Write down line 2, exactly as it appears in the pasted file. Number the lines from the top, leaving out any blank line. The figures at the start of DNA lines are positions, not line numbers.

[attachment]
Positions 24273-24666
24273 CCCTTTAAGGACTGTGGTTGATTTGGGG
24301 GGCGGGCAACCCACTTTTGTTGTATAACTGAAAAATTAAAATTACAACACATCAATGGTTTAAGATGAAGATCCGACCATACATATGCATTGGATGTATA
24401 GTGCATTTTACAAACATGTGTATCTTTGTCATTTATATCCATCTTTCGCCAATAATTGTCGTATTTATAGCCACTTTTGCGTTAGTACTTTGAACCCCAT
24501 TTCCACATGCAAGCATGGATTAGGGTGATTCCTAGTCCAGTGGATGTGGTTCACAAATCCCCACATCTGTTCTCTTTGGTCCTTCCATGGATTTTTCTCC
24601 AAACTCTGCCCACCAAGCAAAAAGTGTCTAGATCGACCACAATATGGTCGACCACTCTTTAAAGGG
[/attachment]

24273 CCCTTTAAGGACTGTGGTTGATTTGGGG